There are also anecdotal stories about how dog parents have successfully treated their dogs with cancer by using this diet. Since flaxseed oil and cottage cheese are healthy foods, it seems there is no harm in trying. However, a word of caution: some dogs are prone to develop pancreatitis when fed excessive amount of fats, so watch your dog carefully if you do decide to try this diet. You may want to use some herbs (e.g. dandelion or burdock) to help his pancreas.
For the Budwig Diet, here is what you need to do:
Add one tablespoon of organic flaxseed oil to half a cup of organic cottage cheese. Using a mixer or blender, blend the two ingredients well. You can feed it to your dog three times a day for at least 3 months.
For old dogs, it is better to substitute cottage cheese with plain yogurt since old dogs may not be able to digest the lactose in cottage cheese.
This video shows you the key points to remember when preparing the Budwig Diet:
The rest of the cancer diet should avoid flaxseed oil and cottage cheese (or yogurt), since your dog will be getting sufficient amounts of such food items in the Budwig diet.
For the rest of the diet, you should include high-quality proteins and amino acids (e.g. organic chicken, sardines, turkey, pork, lamb, beef), as well as beneficial veggies and herbs (e.g. shiitake mushrooms, cauliflower, cabbage, red and yellow bell peppers, broccoli, carrots, brussel sprouts, garlic, parsley, ginger, fresh berries, etc.) You may also include some complex carbs like brown rice, barley, etc.
A dog with cancer will understandably lose his appetite, resulting in malnutrition. One simple way to stimulate his appetite is to warm his food up to around 100°F (about 38°C) to release the aromas in the food. Another way is to add a little bit of sea salt to the food.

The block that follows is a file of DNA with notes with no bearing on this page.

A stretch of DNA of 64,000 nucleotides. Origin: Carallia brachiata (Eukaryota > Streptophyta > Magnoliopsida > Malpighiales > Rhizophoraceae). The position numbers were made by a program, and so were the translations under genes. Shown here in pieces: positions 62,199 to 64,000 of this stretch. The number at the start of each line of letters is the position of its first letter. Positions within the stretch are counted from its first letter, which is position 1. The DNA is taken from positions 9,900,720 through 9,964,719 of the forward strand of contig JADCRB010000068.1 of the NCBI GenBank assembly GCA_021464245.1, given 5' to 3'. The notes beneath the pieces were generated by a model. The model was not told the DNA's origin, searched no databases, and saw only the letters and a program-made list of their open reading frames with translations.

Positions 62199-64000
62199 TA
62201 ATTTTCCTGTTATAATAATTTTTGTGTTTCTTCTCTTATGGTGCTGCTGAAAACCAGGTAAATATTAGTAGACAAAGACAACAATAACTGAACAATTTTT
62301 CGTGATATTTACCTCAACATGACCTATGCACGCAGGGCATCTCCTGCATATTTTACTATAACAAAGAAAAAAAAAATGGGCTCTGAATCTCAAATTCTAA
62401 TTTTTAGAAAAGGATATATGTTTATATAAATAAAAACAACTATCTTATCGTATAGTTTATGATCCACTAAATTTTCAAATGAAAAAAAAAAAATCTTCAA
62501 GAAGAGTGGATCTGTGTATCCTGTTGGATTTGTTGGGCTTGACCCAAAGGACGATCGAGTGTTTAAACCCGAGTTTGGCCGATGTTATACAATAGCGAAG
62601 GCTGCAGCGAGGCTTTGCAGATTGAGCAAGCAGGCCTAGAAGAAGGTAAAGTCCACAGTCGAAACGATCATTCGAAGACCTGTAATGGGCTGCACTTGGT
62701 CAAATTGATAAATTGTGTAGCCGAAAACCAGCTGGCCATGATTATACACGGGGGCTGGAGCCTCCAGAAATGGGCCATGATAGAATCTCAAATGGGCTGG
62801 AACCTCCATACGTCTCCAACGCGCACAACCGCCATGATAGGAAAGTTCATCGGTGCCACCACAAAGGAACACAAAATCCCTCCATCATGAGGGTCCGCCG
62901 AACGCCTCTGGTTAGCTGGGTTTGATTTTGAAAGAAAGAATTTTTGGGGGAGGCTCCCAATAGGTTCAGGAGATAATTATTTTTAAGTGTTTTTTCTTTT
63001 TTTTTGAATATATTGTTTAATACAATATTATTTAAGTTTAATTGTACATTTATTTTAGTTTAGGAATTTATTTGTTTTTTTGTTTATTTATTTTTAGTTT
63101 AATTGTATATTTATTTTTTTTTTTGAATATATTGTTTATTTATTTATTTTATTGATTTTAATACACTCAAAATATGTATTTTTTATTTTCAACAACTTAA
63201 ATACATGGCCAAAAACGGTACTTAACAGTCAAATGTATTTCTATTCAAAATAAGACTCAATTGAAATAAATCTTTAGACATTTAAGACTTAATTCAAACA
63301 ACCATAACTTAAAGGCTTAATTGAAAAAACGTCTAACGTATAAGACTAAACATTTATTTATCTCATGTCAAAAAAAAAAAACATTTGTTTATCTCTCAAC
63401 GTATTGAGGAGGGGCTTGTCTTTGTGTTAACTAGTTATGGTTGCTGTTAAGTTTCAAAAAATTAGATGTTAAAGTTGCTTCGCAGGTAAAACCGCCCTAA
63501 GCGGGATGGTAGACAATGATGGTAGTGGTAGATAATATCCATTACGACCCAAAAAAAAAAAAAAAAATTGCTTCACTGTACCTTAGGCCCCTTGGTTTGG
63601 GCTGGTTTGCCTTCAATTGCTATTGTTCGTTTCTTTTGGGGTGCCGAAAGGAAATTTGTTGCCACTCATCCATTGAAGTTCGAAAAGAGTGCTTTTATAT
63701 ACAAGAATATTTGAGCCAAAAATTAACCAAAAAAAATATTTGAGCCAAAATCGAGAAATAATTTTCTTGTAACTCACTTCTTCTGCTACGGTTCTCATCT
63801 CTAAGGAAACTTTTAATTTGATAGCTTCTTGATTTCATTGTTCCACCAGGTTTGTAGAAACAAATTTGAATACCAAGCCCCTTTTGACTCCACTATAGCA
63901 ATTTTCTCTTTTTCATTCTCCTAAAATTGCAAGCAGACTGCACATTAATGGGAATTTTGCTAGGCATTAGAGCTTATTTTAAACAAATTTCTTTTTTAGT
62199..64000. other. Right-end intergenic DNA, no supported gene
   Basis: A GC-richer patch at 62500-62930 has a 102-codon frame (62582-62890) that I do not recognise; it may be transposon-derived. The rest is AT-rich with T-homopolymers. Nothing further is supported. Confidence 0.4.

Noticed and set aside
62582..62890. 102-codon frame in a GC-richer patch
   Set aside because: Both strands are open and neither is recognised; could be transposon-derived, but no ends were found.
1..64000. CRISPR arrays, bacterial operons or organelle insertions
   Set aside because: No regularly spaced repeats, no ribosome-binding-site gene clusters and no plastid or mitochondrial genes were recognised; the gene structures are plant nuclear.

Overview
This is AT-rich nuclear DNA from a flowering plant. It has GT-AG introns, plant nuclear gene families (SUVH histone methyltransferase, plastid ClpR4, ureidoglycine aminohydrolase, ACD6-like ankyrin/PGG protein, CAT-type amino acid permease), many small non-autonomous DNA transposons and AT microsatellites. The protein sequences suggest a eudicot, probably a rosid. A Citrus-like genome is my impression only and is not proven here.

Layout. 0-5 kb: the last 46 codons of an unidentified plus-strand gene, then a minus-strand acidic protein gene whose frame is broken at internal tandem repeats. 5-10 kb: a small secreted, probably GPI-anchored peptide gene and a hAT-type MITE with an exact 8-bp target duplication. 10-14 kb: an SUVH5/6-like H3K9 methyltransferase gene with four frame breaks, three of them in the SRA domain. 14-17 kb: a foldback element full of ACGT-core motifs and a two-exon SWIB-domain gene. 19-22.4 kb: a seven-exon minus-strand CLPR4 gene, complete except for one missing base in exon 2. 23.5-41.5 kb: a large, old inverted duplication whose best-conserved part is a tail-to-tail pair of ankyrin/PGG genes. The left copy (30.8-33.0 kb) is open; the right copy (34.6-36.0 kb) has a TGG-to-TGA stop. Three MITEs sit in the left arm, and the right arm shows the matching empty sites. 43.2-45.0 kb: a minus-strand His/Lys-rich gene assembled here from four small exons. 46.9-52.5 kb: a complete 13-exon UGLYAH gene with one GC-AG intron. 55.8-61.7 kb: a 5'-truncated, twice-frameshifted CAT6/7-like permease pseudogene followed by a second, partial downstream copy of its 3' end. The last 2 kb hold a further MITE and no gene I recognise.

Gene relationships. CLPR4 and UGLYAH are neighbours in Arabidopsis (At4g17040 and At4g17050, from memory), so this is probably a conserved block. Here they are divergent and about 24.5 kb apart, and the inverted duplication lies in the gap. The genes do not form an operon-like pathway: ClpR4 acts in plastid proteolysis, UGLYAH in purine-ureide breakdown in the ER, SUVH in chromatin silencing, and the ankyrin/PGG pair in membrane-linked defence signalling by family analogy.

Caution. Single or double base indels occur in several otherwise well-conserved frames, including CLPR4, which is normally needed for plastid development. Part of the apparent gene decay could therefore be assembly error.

You may also want to add tasty and nutritious "toppings" to your dog's food to entice him to eat more. Here is a simple liver broth and puree recipe for you to try.
Natural supplements should form an integral part of a dog cancer diet. Specifically, you should give your dog the following supplements if your dog has cancer:
It has also been found that enzymes provide the potential for less cancer metastasis and recurrence, as well as longer survival times.
Additionally, enzymes can reduce side effects from radiation and chemotherapy.
Digestive enzymes such as Prozyme should therefore be added as a supplement to a dog cancer diet.
Note, however, that enzymes have blood thinning effects and should not be given to dogs with clotting disorders. Also stop giving enzymes to dogs 10 days before surgery and do not resume until the sutures are removed.
Probiotics are important in supporting and strengthening a dog's immune system. The digestive system is the largest immune organ in dogs. However, very often, dogs on medications (such as antibiotics, corticosteroids), under stress, or after surgery are depleted of the "friendly" bacteria that live in the dog's gut. As a result, the good-to-bad bacteria ratio in the dog's gut is upset, greatly weakening the dog's immune system. To strengthen the already weakened immune system of a dog with cancer, therefore, a high quality probiotic supplement is essential.
IP-6 is an extract from the bran of brown rice. Studies have found that IP-6 can help control the spread of tumors by boosting the immune system and increasing the body's natural killer cells. In addition, IP-6 may also be used to prevent cancer since it also possesses antioxidant properties.
Mushrooms (e.g. shiitake, maitake, reishi) have different active components that have strong immune support and anticancer properties. For example, polysaccharopeptides (PSP) and protein-bound polysaccharides (PSK), extracts from mushrooms, have the ability to inhibit cell proliferation in cases of leukemia, lymphoma, breast, lung and prostate cancer. They also support the immune system by enhancing T-cell growth.
Antioxidants, such as: